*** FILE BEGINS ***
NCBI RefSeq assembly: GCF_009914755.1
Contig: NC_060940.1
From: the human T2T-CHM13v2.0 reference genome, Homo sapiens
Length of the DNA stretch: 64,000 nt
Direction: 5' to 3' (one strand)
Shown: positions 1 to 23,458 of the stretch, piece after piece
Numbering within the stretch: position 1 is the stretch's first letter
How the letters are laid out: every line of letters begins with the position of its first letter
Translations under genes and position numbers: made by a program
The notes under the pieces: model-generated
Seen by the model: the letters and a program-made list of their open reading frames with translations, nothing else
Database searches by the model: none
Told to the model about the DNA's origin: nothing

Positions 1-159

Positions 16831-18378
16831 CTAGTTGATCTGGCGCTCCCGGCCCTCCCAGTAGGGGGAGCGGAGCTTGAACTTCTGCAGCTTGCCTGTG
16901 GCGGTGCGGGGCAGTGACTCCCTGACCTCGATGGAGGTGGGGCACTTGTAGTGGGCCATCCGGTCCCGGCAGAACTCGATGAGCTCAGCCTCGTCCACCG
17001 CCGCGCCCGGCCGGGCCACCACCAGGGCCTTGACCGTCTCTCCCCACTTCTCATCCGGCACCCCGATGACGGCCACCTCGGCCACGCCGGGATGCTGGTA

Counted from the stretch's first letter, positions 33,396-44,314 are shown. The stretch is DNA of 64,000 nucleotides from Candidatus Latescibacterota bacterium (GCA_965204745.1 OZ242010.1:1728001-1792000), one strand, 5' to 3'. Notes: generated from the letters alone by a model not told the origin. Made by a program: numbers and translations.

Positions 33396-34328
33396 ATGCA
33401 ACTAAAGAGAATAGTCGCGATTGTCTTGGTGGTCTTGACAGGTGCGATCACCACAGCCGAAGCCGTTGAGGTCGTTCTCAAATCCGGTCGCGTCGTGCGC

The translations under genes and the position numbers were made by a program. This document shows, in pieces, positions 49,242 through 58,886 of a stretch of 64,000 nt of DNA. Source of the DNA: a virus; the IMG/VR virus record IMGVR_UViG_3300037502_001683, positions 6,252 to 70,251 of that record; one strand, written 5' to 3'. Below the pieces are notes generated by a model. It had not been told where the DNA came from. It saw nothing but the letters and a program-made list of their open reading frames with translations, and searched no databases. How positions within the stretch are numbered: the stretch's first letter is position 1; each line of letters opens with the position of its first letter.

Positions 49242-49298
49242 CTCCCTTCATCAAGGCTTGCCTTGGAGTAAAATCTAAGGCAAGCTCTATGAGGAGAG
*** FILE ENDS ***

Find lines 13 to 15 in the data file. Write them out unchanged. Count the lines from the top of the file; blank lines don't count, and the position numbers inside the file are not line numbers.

Told to the model about the DNA's origin: nothing

Positions 1-159

Positions 16831-18378